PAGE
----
Time is running out for the thousands of merchants still using Magento 1.9 or older. Support for Magento 1.9 is due to expire by June 2020 at the latest. But more importantly, support for PHP 5.6 has already expired. PHP is the scripting software that Magento runs on. Most hosting companies will be demanding that you stop using PHP 5.6. If they have not already, the hosting companies will soon turn it off.
Using a patch, Magento 1.9 can run with the newer versions of PHP, such as 7.3. But it is not at all certain that Magento extensions would also work. Thus, many merchants have correctly decided to migrate the entire Magento platform and not tinker with patching the PHP.
Many will migrate to Magento 2. It is better than Magento 1.9. Pages load faster and the checkout is faster, among other technical benefits. But why restrict yourself to Magento 2? Out of the box it will be expensive to install, expensive to run, and expensive to maintain. Does your ecommerce site need all the functionality that this sledgehammer provides?
In “What to do now for 2019 holiday sales,” my December column, I suggested collecting a lot of visitor and customer data during the holiday rush. Use that data now, post rush, to review your ecommerce platform from the perspective of a shopper. And consider financial and technical implications, too.
Your shoppers do not care what software you are running. All they care about is understanding what you sell, finding what they want to buy, and purchasing quickly and conveniently. Thus content, navigation, and presentation are key. Integrations with payment processors and order management systems are also important.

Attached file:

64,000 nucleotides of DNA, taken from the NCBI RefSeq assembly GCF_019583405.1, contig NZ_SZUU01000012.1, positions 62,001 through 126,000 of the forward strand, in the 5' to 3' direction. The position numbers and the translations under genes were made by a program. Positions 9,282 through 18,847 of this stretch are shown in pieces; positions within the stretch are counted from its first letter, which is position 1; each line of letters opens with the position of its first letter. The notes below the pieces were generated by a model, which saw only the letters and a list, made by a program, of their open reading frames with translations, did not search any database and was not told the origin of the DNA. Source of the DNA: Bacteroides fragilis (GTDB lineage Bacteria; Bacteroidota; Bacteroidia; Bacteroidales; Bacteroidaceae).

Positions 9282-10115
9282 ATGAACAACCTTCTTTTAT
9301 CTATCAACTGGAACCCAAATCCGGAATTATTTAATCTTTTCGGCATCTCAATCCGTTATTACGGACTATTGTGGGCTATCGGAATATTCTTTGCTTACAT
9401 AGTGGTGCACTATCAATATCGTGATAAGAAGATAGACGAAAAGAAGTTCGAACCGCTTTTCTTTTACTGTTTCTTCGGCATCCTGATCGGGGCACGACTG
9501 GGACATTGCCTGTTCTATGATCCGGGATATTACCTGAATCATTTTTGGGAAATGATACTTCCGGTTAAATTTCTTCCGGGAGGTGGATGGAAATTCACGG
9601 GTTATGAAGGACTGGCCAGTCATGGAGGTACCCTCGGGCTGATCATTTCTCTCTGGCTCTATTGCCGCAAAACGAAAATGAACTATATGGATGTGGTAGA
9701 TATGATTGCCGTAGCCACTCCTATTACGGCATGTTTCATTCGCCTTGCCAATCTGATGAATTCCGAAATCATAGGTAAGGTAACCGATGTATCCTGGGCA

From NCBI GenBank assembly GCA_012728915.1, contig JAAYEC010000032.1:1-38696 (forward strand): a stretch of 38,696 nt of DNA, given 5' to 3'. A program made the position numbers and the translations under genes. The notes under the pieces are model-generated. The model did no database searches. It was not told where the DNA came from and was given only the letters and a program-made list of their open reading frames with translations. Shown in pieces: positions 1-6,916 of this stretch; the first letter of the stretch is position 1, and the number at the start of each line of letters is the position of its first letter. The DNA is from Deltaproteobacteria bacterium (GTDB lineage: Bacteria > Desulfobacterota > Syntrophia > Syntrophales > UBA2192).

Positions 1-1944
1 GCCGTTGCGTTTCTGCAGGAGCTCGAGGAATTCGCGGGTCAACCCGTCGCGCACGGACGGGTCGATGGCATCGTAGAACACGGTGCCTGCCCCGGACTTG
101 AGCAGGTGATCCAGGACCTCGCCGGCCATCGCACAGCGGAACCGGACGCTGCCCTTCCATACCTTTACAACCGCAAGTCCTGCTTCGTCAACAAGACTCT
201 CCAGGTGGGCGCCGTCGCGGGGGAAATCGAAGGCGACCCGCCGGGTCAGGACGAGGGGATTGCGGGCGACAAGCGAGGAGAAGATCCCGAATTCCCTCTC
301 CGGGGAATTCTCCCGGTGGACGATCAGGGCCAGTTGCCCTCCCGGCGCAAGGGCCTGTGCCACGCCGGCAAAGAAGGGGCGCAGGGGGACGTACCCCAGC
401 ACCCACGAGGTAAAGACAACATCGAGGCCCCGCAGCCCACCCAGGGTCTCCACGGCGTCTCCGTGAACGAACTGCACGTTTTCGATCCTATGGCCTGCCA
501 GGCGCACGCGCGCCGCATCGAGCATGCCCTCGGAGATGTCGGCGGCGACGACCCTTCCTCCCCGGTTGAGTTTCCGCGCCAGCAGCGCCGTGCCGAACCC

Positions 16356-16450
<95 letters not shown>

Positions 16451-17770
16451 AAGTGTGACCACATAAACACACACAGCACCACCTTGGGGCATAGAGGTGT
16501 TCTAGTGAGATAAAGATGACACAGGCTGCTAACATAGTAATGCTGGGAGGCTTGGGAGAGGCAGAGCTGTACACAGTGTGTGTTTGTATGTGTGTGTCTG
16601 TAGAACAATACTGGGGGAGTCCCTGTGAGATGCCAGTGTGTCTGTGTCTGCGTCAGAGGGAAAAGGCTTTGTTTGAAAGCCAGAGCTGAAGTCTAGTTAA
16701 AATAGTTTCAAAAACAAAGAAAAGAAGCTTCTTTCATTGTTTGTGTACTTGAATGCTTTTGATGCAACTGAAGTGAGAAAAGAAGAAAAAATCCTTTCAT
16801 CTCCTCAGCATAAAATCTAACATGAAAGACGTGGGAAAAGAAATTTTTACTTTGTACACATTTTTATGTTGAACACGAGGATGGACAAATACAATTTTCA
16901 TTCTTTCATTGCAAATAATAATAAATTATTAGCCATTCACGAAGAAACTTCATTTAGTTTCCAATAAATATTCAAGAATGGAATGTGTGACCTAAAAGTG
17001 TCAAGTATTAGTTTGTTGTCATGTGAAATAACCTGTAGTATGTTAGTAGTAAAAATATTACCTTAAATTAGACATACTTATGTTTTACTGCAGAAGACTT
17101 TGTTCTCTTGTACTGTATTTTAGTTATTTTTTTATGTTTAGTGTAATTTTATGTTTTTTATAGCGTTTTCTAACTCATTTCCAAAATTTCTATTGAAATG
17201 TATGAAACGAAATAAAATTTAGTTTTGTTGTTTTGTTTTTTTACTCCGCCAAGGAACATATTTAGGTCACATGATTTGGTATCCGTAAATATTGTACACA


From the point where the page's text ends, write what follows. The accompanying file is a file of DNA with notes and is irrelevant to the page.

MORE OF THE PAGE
Magento is not inexpensive to run. If you have just a few orders per day, you should likely be on a cheaper and smaller system. If you process a significant number of daily orders or sell on multiple channels, you likely require an order management system. Most decent order management systems will interface with more than just Magento 2.
Likewise, modern ecommerce platforms all provide the core functionality of most retailers. If you list all the features that you need — not the “nice to have” — you are likely to find that many platforms have them natively, without an extension.
How much does it cost to run Magento 1.9? Magento 2.0 will likely cost about the same. The main expenditures are:
- Maintenance of the software (including keeping it up to date),
- Man hours in keeping the content up to date,
- License fees for all the needed extensions.
When I last looked, all these were higher for Magento than most of the other platforms. Unless there is something unique about your needs that only Magento provides, why use the more expensive solution? Look at the data you collected over the holiday period. How many sales were made because you were using Magento?
Before switching off the live 1.9 system, most developers recommend (i) creating a new 2.0 installation, (ii) importing all of the data, (iii) and getting it running fully.
Migrating to a different platform will be no different. The same technical challenges exist. You would still need to create 301 redirects. You would need to integrate with all third-party software. You’ll need to test. Whether it’s Magento 2 or another option, the migration is similar.